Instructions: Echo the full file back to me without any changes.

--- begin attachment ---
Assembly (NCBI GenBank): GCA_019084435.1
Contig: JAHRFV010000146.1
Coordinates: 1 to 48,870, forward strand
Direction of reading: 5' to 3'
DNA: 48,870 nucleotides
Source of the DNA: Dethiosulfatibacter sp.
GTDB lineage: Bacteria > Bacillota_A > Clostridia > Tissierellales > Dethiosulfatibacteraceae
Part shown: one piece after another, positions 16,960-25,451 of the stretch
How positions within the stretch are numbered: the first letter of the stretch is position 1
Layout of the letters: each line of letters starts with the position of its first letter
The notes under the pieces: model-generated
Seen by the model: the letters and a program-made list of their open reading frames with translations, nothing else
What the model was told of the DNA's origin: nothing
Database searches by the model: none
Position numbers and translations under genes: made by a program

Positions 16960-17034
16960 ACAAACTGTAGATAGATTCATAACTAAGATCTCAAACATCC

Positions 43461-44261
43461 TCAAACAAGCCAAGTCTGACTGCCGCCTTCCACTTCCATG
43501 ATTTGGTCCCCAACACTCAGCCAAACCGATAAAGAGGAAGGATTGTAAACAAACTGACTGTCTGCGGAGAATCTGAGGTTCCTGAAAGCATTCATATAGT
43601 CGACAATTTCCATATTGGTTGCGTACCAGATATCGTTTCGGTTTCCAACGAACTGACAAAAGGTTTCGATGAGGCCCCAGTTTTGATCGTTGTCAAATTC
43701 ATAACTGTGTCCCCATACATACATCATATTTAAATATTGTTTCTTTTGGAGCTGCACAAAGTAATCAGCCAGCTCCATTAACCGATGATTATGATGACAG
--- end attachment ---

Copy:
Assembly (NCBI GenBank): GCA_019084435.1
Contig: JAHRFV010000146.1
Coordinates: 1 to 48,870, forward strand
Direction of reading: 5' to 3'
DNA: 48,870 nucleotides
Source of the DNA: Dethiosulfatibacter sp.
GTDB lineage: Bacteria > Bacillota_A > Clostridia > Tissierellales > Dethiosulfatibacteraceae
Part shown: one piece after another, positions 16,960-25,451 of the stretch
How positions within the stretch are numbered: the first letter of the stretch is position 1
Layout of the letters: each line of letters starts with the position of its first letter
The notes under the pieces: model-generated
Seen by the model: the letters and a program-made list of their open reading frames with translations, nothing else
What the model was told of the DNA's origin: nothing
Database searches by the model: none
Position numbers and translations under genes: made by a program

Positions 16960-17034
16960 ACAAACTGTAGATAGATTCATAACTAAGATCTCAAACATCC

Positions 43461-44261
43461 TCAAACAAGCCAAGTCTGACTGCCGCCTTCCACTTCCATG
43501 ATTTGGTCCCCAACACTCAGCCAAACCGATAAAGAGGAAGGATTGTAAACAAACTGACTGTCTGCGGAGAATCTGAGGTTCCTGAAAGCATTCATATAGT
43601 CGACAATTTCCATATTGGTTGCGTACCAGATATCGTTTCGGTTTCCAACGAACTGACAAAAGGTTTCGATGAGGCCCCAGTTTTGATCGTTGTCAAATTC
43701 ATAACTGTGTCCCCATACATACATCATATTTAAATATTGTTTCTTTTGGAGCTGCACAAAGTAATCAGCCAGCTCCATTAACCGATGATTATGATGACAG